For Western expats, Saudi Arabia can often feel restrictive. This is especially true in Riyadh, the country's capital and one of its more conservative cities. Many expats find themselves wishing for an outlet, especially on weekends. Luckily, taking a weekend break from Riyadh's working world is certainly possible.

Weekend breaks in Riyadh

Desert drives and hiking

Activities in and around Riyadh may be limited, but there's no shortage of activities in the surrounding desert, where soft red sand becomes rougher terrain that transforms into magnificent escarpments.

There are no designated camping areas, but most areas that aren't fenced off are opportunities for exploration. That said, going into the desert alone can be dangerous, and expats should go with formal groups or experienced people who know the terrain.

It's also possible to drive through the desert using four-wheel-drive vehicles. Several organisations plan day trips and weekend campouts. Some even offer GPS and sand driving courses.

Desert safety tips

  • Heat stroke is a risk. Expats should bring plenty of water, wear sunscreen and a hat with good coverage or a scarf, and bring snacks to replace lost minerals and maintain their energy levels.

  • A GPS is highly recommended and can be bought in the city with all the necessary maps preloaded – everything looks similar out in the desert.

  • While the desert is hot during the day, temperatures drop at night and expats should be prepared. Luckily, there are plenty of camping stores in Riyadh selling the necessary supplies.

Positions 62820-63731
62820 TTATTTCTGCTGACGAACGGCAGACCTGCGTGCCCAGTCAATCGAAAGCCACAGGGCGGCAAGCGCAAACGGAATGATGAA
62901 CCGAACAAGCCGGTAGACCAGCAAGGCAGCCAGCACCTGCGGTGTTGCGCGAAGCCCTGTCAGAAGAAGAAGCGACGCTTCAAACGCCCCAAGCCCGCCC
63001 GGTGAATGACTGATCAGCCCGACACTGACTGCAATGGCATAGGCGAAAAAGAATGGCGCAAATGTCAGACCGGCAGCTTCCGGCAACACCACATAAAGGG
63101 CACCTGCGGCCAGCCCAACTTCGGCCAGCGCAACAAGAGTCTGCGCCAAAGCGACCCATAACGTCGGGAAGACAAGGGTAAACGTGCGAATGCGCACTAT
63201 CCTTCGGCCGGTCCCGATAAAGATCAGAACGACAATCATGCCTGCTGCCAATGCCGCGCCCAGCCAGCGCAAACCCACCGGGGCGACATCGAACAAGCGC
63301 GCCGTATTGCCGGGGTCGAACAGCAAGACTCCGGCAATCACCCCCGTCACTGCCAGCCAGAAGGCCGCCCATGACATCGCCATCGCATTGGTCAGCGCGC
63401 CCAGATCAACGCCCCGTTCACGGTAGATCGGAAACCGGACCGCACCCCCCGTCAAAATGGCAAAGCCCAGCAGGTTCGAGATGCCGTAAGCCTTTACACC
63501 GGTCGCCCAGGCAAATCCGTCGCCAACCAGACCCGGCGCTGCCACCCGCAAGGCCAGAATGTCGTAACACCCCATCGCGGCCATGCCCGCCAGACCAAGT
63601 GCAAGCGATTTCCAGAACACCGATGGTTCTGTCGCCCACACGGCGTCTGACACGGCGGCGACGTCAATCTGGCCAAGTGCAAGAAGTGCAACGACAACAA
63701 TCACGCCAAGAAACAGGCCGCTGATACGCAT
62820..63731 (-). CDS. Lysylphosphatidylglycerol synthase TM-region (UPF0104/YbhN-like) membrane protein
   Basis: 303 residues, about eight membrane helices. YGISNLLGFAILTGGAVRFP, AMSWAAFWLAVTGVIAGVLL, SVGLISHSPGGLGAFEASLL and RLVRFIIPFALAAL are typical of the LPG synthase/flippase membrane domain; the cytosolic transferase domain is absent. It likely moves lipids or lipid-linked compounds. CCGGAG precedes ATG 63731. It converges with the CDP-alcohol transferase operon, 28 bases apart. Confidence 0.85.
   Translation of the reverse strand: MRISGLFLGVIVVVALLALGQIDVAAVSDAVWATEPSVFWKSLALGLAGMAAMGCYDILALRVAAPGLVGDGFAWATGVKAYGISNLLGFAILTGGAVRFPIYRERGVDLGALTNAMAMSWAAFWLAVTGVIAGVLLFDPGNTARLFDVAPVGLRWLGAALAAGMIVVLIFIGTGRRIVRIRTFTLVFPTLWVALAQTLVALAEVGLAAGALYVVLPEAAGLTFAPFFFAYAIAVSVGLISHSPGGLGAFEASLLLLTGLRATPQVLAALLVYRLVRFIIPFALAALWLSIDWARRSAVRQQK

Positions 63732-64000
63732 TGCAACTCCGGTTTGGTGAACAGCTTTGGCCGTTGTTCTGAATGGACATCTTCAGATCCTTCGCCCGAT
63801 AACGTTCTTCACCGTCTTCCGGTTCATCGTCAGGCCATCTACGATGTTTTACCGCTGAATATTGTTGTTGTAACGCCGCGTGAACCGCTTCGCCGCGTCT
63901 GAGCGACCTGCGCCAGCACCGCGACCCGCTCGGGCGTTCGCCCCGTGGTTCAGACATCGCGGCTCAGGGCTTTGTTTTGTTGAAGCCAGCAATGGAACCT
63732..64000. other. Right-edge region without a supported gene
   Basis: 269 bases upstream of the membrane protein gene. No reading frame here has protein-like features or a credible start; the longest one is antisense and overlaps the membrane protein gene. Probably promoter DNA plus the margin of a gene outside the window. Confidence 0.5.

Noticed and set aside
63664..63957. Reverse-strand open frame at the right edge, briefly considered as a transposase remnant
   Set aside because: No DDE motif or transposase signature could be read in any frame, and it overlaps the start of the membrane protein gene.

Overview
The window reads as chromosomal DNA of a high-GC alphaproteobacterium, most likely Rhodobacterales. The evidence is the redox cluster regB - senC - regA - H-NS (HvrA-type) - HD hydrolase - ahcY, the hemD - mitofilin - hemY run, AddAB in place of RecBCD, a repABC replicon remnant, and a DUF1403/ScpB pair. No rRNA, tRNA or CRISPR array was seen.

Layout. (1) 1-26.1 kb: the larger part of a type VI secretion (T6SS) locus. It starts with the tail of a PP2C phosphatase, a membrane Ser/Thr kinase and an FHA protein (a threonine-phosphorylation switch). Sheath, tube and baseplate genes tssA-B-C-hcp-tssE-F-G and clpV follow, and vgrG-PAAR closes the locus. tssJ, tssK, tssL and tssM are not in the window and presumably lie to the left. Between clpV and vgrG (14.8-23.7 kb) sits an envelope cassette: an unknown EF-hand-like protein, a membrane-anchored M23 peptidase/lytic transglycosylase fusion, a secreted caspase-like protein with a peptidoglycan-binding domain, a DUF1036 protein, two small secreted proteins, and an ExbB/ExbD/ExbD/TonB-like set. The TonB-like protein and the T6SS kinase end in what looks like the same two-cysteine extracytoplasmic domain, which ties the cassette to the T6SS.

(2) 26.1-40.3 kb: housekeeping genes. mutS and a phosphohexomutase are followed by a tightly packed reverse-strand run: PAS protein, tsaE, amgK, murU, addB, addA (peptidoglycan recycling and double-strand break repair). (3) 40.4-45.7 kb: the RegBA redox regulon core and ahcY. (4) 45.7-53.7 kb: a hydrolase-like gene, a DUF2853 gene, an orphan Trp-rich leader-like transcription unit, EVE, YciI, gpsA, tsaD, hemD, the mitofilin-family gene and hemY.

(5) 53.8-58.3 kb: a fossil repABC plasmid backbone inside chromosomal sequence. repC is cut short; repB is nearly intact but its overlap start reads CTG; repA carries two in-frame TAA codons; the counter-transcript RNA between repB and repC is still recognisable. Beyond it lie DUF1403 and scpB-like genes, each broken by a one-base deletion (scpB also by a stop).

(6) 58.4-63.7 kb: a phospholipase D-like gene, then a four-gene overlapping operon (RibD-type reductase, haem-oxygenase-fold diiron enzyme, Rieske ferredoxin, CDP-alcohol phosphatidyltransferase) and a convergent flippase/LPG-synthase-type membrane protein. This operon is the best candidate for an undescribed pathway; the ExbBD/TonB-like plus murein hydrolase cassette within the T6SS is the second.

Diving in the Red Sea

Expats often have no idea that Saudi Arabia is perfect for snorkelling, fishing and diving. Jeddah is an hour-and-a-half flight from Riyadh and is a popular weekend getaway that offers amazing sea life without the big crowds. Expats could also visit the Farasan Islands off the coast of Jizan.

Visit Dubai, Bahrain or Qatar

Expats who want a more drastic change of scenery could also consider a weekend break outside of Saudi Arabia.

It's a two-hour flight to Dubai, which provides a stark contrast to austere Riyadh. Alternatively, Bahrain is a little more than a four-hour drive away, and it takes seven hours to drive to Qatar (but flying is an option too). It's advisable to leave early in the day so that there's enough daylight to watch out for camel crossings.

Although all of these destinations are Islamic states, they're more liberal than Saudi Arabia and often have more varied entertainment options.

Depending on their nationality, expats can usually obtain a visa at the border. However, they should check each country's regulations before travelling.

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